A good piece of art will obviously show off the artist’s chops but a great one will communicate a vision that leaves an impression. On opening night of Thinkspace Gallery’s “Dirty Laundry” show this past Saturday, Adam Caldwell and Brett Amory’s differing aesthetic styles collided and left visitors’ minds reeling. What exactly does the combination of images on each of Caldwell’s canvases mean? Who are the people waiting in Amory’s pieces and why is there a sense of something ominous?
To that end, “Dirty Laundry” offered plenty to admire, dissect and unravel. At a glance, Caldwell’s collage-like pieces pieced together unrelated images strange narratives while Amory’s blurred renditions of people and places remained completely elusive. But on a closer look, the talent of both artists’ became clear.
Caldwell, for one, does an exceptional job of manipulating oil on canvas to create a collage-like effect and display his painterly skill. A see-through veil and a pair of pants held an impressive amount of detail. The meaning of each piece does not shine through clearly but that’s the magic of Caldwell’s art – every part of it evokes something in the viewer that leads to a myriad of interpretations.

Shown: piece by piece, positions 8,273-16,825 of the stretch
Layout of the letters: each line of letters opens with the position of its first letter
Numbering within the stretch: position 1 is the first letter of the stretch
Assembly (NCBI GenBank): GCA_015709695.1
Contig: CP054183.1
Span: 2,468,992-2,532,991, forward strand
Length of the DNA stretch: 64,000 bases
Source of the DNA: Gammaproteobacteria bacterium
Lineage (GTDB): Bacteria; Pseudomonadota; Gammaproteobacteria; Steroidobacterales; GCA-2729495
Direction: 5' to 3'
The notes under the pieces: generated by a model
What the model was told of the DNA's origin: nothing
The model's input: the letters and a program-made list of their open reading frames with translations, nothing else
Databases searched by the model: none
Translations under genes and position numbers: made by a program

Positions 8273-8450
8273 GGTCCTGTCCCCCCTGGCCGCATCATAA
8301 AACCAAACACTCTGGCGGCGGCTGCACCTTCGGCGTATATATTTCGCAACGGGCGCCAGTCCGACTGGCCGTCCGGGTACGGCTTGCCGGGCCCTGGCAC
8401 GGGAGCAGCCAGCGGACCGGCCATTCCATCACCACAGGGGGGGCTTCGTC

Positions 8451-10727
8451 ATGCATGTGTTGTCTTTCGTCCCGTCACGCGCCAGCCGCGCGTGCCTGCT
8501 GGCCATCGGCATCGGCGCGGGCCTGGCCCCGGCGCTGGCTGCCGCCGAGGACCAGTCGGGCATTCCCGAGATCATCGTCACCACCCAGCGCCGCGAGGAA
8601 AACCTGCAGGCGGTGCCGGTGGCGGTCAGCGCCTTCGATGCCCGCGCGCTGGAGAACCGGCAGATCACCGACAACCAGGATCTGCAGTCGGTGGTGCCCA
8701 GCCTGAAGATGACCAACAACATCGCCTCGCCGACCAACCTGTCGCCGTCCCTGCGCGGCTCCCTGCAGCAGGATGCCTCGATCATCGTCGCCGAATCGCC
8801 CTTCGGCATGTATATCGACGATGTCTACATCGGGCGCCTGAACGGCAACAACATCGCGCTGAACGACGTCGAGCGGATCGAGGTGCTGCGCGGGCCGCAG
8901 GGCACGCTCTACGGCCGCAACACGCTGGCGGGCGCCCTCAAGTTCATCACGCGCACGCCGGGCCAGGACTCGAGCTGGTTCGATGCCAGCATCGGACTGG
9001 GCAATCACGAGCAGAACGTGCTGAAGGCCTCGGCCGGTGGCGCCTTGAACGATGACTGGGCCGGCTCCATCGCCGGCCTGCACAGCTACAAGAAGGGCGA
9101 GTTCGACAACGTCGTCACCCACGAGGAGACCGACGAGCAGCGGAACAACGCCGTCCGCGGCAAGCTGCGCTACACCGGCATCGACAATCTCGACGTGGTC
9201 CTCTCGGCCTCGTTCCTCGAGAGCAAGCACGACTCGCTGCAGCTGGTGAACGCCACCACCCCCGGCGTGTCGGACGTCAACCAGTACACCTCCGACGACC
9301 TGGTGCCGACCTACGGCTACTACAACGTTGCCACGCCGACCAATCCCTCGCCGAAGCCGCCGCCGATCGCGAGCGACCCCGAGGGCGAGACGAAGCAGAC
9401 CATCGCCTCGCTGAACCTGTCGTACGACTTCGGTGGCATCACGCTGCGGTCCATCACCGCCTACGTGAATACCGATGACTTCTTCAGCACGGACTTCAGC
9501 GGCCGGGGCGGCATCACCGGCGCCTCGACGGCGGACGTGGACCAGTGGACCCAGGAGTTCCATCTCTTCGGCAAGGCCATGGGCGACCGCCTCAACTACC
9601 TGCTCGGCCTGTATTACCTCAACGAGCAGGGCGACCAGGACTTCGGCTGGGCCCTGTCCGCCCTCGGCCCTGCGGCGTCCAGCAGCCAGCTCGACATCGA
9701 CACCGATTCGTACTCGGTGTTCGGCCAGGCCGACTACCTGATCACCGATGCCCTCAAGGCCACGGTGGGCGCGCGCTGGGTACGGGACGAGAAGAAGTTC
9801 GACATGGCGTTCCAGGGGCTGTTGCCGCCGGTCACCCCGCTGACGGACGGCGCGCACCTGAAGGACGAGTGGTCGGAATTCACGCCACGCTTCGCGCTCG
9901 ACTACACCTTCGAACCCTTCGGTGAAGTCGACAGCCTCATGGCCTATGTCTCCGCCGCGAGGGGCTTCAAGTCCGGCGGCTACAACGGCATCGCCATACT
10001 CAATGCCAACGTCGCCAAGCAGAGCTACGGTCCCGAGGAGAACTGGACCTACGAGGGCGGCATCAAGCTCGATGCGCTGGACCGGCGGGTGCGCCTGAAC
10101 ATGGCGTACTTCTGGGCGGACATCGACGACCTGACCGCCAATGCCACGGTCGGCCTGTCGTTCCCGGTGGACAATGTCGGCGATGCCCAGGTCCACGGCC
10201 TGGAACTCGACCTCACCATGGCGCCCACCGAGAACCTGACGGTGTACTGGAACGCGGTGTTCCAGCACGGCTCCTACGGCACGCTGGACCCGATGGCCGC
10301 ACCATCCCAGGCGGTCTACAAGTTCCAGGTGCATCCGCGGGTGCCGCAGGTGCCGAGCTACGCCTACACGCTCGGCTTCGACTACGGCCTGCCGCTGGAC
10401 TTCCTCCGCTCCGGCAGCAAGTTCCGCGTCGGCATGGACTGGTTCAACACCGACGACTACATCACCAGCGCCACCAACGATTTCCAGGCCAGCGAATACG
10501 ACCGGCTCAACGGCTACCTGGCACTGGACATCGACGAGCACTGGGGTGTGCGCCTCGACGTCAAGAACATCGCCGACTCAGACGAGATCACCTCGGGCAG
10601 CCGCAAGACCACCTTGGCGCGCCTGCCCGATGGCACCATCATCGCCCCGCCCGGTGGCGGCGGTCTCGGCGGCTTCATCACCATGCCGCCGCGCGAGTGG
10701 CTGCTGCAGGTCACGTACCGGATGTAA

The same goes for Amory’s pieces. His works serve as part of a series of paintings about waiting, which takes inspiration from photographs of people that the artist snapped. As photographs the pieces would not engage the viewer as much as Amory’s canvases do – here the subject’s anticipation and location become dreary, mysterious and sometimes haunting. Up close the composition looks like nothing but splotches and lines but somehow from afar the subject and his/her surroundings form a chilling scene.
“Dirty Laundry” is on view until Aug. 25th. Thinkspace Gallery is located on 6009 Washington Blvd. in Culver City – Eva Recinos